Vertex, a company that provides sales taxA sales tax is levied on retail sales of goods and services and, ideally, should apply to all final consumption with few exemptions. Many governments exempt goods like groceries; base broadening, such as including groceries, could keep rates lower. A sales tax should exempt business-to-business transactions which, when taxed, cause tax pyramiding. data, released its 2010 Sales Tax Report (PDF) last month, finding:
[T]he average combined U.S. sales and use taxA tax is a mandatory payment or charge collected by local, state, and national governments from individuals or businesses to cover the costs of general government services, goods, and activities. rate increased to a record high of 9.64 percent compared to the previous record of 8.63 percent in 2009. Additionally, the average combined rate of 9.64 percent marks the highest average since Vertex started tracking the data in 1982.
The report valuably tracks new taxing jurisdictions and changes within existing ones: far from reducing the burdensome number of sales tax jurisdictions, there were 273 new ones created in 2010. Altogether, new and changed sales taxes have been running at about 676 per year.
Interestingly, Vertex reports that the highest combined sales tax in the United States is 13.725%, in Tuba City, Arizona (pop. ~8,000), near the To’Nanees’Dizi Local Government (Navajo). Arizona does impose a 6.6% state tax, the county has a 1.125% tax, and tribal merchants collect a 6% sales tax. However, my guess was that retailers either charge the state/county tax (7.725%) or the tribal tax (6%), but not both, given that state tax law doesn’t usually extend to tribal reservations. I contacted Vertex and they referred me to Tax Ruling 95-11 (PDF), which specifies that Arizona’s sales tax is collected on the reservation only if it involves a sale by a non-tribal retailer to a non-tribal consumer.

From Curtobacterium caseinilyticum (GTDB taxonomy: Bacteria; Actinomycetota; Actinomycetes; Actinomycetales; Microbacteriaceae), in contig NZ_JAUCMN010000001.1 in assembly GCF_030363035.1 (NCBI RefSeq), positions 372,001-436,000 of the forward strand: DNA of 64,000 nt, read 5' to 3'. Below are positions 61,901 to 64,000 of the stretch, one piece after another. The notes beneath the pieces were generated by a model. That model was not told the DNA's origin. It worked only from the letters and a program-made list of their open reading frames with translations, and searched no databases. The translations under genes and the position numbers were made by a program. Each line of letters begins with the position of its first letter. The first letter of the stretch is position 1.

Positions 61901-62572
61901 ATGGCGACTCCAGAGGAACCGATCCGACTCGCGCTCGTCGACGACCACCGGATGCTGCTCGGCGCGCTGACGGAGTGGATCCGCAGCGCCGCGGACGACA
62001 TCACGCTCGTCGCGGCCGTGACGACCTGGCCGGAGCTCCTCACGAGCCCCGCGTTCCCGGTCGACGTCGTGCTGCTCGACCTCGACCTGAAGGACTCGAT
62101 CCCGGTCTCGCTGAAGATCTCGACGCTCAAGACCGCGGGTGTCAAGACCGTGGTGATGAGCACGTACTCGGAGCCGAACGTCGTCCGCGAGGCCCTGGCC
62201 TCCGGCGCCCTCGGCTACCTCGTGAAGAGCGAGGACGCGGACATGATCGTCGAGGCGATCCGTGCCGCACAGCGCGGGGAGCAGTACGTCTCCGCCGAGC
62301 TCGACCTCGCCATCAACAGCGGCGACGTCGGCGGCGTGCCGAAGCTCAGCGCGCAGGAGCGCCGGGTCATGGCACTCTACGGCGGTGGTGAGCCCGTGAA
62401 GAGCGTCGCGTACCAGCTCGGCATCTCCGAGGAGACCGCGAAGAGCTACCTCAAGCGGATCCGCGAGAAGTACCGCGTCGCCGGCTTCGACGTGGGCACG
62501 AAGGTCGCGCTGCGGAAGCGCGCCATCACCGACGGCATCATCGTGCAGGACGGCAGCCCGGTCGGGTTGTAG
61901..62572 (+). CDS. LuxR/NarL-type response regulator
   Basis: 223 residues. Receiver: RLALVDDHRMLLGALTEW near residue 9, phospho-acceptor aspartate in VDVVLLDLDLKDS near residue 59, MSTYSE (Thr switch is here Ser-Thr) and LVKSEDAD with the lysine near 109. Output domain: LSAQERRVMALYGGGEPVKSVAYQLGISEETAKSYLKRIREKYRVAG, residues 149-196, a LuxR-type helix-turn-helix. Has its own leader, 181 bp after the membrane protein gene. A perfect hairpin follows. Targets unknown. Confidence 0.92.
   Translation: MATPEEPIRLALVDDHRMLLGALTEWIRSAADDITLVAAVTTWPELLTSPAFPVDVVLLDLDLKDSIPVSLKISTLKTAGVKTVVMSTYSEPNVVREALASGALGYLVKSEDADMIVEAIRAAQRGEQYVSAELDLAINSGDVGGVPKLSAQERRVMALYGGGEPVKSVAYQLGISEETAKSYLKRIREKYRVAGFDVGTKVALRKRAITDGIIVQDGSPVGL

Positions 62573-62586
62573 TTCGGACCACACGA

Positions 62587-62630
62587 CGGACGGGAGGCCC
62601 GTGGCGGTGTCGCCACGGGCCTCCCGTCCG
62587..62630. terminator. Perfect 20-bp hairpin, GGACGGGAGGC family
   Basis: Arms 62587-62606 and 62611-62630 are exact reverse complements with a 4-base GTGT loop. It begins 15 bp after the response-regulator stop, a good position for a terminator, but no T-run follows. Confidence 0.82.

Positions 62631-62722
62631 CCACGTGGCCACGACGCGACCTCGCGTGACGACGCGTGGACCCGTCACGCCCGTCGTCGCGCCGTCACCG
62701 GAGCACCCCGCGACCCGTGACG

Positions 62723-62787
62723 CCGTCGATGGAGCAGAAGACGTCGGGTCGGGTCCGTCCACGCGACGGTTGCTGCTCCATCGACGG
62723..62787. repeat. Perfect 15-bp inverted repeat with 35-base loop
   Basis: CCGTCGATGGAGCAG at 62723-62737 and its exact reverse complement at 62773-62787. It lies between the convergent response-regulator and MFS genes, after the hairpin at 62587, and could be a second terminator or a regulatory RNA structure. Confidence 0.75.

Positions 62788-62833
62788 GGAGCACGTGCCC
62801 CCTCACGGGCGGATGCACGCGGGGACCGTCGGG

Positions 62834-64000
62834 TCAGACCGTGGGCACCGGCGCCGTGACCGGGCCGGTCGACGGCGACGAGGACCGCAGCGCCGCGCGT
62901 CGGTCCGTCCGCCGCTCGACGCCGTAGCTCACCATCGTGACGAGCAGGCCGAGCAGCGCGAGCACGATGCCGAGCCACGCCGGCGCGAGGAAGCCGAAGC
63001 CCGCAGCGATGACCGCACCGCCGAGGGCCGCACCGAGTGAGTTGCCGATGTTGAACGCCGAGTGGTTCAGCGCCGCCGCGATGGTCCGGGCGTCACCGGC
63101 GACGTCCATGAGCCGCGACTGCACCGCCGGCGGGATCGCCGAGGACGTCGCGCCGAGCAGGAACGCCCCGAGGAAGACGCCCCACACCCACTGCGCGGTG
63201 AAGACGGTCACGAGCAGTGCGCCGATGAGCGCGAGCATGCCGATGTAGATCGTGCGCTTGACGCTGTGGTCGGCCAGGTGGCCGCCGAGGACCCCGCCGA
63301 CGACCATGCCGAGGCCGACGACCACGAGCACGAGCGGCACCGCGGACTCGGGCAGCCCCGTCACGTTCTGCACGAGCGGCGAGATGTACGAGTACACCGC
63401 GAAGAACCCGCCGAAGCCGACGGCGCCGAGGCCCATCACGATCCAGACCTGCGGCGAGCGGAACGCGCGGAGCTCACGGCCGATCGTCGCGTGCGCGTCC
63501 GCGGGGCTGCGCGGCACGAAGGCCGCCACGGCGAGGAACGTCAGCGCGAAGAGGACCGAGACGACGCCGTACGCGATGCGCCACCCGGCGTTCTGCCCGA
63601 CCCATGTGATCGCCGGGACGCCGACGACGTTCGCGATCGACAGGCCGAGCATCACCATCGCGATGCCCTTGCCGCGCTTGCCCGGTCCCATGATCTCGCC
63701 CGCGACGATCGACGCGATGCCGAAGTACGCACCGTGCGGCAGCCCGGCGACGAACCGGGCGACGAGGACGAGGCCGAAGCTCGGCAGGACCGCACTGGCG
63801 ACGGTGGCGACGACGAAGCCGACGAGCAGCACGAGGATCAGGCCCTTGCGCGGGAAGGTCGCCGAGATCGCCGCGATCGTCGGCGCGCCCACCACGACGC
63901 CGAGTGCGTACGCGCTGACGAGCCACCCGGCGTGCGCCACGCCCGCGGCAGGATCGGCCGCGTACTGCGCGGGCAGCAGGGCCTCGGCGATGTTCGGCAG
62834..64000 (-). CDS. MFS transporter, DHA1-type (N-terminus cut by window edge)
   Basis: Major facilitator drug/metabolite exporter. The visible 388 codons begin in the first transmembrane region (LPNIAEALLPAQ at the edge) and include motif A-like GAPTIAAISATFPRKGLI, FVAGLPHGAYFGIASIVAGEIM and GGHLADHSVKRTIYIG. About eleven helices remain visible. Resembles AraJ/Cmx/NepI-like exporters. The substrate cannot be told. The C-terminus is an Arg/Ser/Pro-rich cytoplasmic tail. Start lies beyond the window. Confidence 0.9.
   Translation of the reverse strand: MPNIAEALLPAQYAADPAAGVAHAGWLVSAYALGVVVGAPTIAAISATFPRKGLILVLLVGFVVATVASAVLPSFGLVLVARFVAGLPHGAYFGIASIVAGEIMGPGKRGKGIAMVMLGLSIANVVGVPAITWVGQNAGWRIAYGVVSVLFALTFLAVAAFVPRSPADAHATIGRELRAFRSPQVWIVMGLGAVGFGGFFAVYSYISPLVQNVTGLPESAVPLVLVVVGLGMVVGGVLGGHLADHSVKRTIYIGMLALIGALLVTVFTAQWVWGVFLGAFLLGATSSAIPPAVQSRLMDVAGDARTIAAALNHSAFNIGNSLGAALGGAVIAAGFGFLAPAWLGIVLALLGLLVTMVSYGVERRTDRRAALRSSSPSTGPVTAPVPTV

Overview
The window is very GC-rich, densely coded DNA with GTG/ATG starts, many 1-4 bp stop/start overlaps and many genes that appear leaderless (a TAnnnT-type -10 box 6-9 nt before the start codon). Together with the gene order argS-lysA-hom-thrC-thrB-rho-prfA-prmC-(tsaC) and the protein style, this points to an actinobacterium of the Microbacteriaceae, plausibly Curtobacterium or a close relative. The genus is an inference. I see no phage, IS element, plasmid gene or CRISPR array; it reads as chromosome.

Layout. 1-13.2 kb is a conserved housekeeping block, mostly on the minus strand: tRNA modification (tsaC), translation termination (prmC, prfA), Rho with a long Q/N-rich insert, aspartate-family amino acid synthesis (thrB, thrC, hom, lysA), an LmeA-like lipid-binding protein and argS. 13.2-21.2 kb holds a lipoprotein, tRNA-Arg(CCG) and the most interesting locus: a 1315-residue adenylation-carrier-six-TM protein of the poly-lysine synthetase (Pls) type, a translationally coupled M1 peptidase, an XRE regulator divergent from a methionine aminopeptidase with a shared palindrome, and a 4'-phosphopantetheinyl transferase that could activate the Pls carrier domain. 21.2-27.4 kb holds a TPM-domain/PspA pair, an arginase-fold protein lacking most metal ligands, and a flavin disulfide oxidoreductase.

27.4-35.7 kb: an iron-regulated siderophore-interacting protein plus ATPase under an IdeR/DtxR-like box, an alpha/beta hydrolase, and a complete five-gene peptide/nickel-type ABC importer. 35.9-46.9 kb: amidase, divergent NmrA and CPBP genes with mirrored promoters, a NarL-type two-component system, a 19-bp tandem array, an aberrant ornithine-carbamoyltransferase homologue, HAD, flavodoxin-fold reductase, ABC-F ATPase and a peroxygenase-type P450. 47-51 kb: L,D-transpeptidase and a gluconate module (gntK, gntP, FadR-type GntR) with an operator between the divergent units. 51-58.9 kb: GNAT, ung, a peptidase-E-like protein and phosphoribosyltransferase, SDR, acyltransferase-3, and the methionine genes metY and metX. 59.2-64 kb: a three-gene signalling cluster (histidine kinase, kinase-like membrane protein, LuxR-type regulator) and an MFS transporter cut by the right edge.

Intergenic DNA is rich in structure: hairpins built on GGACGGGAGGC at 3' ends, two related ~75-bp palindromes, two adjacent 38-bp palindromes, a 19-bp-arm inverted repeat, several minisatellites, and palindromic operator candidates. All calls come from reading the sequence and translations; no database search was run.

A few Tax Foundation interns called around to local businesses in the Tuba City area (including restaurants on reservation land), and all reported charging a 6% sales tax. (A local hotel quoted a 14% hotel tax rate, but hotel taxes are usually higher than sales taxes.) My conclusion is that Tuba City probably does have the highest rate on the books, but that no one actually pays it.
Previously we had reported that the highest combined sales tax was in Alabama:
The dubious distinction of having the highest combined sales tax goes to four localities in central Alabama. Brookwood, Coaling, Coker and Vance have a total sales tax of 11 percent. Individuals making purchases in any of these municipalities owe 4 percent to the State of Alabama, 5 percent to Tuscaloosa County, and finally 2 percent to the city.
Chicago and Los Angeles, which have lots of sales, stand at 9.75%.
But if you know of a Tuba City merchant that charges 13.725%, let me know!Share